The forty acres adjacent to ours (down what we call the Wolf Road, an old lumbering trail off our driveway) was for sale by the Potlatch Timber Company. And, as David needed a place to build his own cabin and we knew more cattle pasture would help out our homestead, we decided to buy it. Luckily, the Credit Union helped us finance it! So now we have 160 acres of wild land, which we’ll share a corner of with David and the rest with wolves and other wildlife.

Our rainy weather stopped at least temporarily, so we’ve been making hay every day. One of the fields is the one Will had plowed up and planted in timothy and alsike clover. It did very well and we were able to get it cut and baled without any rain. Today, Will’s out round baling another field which isn’t as good, by far, but it is hay. (Please God, send those black clouds way south of that hay field.)

Yesterday, my oldest son Bill and his family drove up. We all went to the lake, five miles away, where there’s a nice, sandy beach. It was hot and all of us went swimming and it sure felt great! We had a barbecue and then came home and went up to the berry patch so Mason and Ava could pick blueberries the size of nickels and sweet red raspberries. (Of course, we all ate them too, but, hey, grandkids NEED to pick and eat berries!)

The gardens and flower beds are doing great. We pick peas every day and harvest broccoli to go with them. We’ve got a couple of tomatoes which are getting orange and will be red in about two days. Can’t wait! We’ve got to get the potatoes hilled up and run the tiller in the Hopi Pale Grey squash patch as the weeds are getting thick. Darned them, anyway! We’ve got peppers on the plants, some of which are getting ripe. I can’t wait to make salsa. For the first time in decades, I ran out of salsa. Wow, I won’t let that happen again. Our onions are terrific this year, as are the beans. I think it’s all this heat.

Will and I worked last night, getting the irrigation lines ready to water. We noticed the corn is saying it needs watering as the leaves are closing up during the day. Last year it was so wet we didn’t have to run the irrigation pump once. But we will tomorrow. If we let them dry too much, the stressed tomatoes will develop blossom end rot. And who wants a nice tomato with a black blossom end?

We’ve still got three places open for our fall homestead seminar. And this may be our last one as we really need to do a little “downsizing,” putting more efforts in getting things done around the homestead instead of doing self-reliance expos and us doing the seminars. — Jackie


  1. Wally,

    Will’s only got about 10 acres left to put up. So far, all tractors are up and working but the Ford 660 is going to need a head gasket (Will hopes that’s all!) All the hay looks great and he’s started hauling it all home.

  2. gen,

    Yes life IS good! It sounds like you and Dad have been having a great time. How lucky you are to still have your folks. I miss mine every day, especially at gardening and harvest time when we all enthused over the crops. It sounds like you’re plumping up your pantry. Good Girl!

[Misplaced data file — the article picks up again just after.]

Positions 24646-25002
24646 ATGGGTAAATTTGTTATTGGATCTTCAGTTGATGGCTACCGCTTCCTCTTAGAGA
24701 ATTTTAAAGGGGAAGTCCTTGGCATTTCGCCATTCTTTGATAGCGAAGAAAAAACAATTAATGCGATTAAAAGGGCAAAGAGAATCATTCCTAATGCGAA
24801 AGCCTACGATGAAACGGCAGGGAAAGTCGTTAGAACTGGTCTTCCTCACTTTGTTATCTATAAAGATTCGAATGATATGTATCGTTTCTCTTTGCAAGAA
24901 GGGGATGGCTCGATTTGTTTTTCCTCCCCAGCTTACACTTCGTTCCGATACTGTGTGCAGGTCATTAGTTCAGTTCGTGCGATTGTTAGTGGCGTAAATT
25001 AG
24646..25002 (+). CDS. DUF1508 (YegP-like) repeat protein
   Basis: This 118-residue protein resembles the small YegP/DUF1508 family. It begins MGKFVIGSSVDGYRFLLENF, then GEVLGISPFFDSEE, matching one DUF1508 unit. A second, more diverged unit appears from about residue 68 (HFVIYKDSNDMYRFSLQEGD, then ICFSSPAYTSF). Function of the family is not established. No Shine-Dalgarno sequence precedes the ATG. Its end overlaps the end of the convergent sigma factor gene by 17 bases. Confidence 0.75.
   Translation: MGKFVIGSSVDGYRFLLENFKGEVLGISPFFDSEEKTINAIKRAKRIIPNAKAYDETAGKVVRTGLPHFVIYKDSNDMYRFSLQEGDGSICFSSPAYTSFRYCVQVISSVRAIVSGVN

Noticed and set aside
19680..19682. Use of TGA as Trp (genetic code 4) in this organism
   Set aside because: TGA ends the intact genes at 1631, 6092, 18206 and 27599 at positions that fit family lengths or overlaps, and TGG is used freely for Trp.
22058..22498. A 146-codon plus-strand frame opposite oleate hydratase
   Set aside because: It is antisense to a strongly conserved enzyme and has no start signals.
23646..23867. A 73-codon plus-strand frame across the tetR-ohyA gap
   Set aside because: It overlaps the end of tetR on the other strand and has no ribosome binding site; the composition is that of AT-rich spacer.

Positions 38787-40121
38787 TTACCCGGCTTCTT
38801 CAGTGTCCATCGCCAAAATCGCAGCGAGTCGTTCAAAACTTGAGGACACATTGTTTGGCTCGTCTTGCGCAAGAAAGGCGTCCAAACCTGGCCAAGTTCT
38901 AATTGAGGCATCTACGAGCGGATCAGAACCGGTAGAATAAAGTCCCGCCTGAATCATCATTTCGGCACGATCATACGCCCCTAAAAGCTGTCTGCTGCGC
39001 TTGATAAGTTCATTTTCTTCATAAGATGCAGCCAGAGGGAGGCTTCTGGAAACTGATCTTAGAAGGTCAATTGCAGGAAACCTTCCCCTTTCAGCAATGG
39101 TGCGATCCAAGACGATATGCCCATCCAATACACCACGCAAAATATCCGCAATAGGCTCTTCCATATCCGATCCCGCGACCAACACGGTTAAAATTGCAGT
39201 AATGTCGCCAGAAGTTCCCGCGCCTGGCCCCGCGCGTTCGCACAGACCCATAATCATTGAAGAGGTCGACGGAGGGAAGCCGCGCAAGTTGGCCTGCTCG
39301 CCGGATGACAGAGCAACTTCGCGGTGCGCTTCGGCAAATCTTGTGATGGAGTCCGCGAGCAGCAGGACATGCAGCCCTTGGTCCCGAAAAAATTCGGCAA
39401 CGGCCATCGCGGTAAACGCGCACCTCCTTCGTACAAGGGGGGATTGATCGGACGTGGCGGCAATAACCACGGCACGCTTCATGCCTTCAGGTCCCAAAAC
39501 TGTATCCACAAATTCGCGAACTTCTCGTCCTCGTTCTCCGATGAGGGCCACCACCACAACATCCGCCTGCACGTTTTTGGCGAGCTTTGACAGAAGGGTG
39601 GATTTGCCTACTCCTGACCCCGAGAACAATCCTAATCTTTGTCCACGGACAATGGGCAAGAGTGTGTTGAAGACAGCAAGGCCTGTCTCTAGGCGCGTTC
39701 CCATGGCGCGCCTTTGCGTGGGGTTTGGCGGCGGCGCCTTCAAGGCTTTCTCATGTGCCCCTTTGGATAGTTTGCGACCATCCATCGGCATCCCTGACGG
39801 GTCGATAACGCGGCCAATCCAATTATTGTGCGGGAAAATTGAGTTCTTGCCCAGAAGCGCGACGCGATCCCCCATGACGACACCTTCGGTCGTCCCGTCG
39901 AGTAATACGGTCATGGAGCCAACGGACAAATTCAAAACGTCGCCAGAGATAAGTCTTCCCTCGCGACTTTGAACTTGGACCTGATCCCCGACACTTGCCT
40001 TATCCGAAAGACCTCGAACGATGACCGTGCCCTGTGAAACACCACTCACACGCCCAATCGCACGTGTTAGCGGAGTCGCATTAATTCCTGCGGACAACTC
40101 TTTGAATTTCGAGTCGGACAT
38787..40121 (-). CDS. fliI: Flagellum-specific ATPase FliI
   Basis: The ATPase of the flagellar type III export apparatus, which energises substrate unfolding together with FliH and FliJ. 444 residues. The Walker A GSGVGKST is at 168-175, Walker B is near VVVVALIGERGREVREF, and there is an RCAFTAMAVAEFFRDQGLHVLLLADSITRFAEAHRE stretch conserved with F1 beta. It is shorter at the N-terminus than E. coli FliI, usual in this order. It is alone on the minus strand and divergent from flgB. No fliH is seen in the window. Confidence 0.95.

3. How lovely to have your son next door! It sounds from your posts that he is like- minded and will be a huge support and joy for you as the future unfolds. Your place is a testament to hard work and commitment. Thankyou Jackie for years of instruction and passing on a belief in self reliance- something that we all need to keep going in an uncertain future.

  4. I’m glad you are able to get out in the hayfields. The big tractor looks impressive and I hope the others are up and running again too.

  5. Your flowers are beautiful! It’s really nice to know your son will be living so close to you, too. I bet he’s feeling fantastic about this turn of events. Talking of your soon to be ripe tomatoes, dad and I have canned 7 1/2 qts of diced tomatoes, 11 pints of spaghetti sauce, 5 1/2 qts of salsa, 2 qts of juice, another 6 pts of cinnamon pickles, and we’ve given my brother enough cucumbers for at least 2 quarts of icebox dills. I am on my 4th pint of tommy toe tomatoes in the dehydrator, and have another 4 pints waiting for room to be put on there. Dad and I are going to grind them into powder to add to soups and such. My dad was smiling all day today, because of all the time I’ve been spending with him and mom. We’ve been having so much fun! His tomato plants are still producing hands over fist, and he’s still getting a few cucumbers about every 3 days, so we’ve been sharing those with my neighbors along with sharing jars of pickles. Life is good! gen

  6. Jackie, I have been reading your blog and gaining a lot of useful information.
    Congratulations on your land purchase.
    Would you consider posting an article about how you came to your homestead .
    How large it is and what you have built/rebuilt on it.

    I would love to know what steps you took to find and finance your property. Also how did you prioritize the projects that had to be done.

    Last but not least, if you had the chance to do it over would you change any of the choices you made or would you do any differently. Thanks, Linda

  7. Hi, Jackie and all. I am SO glad David will be staying close by. Just talking of that very thing with another of your faithful followers yesterday over lunch. I would guess that he, along with help from Will and Bill, will put up a very nice home there one day. Gardens look WONDERFUL! Wish I had your energy! I hope this downsizing will not eliminate your posts. Enjoy those first tomatoes. Ours this year have been super but I think the Bill Bean crossed with a smaller volunteer I got out of our compost pile several years ago. At least that is what they look like to me. Delicious anyway! Blessing to each of you and thank you for all the encouraging posts.

Comments are closed.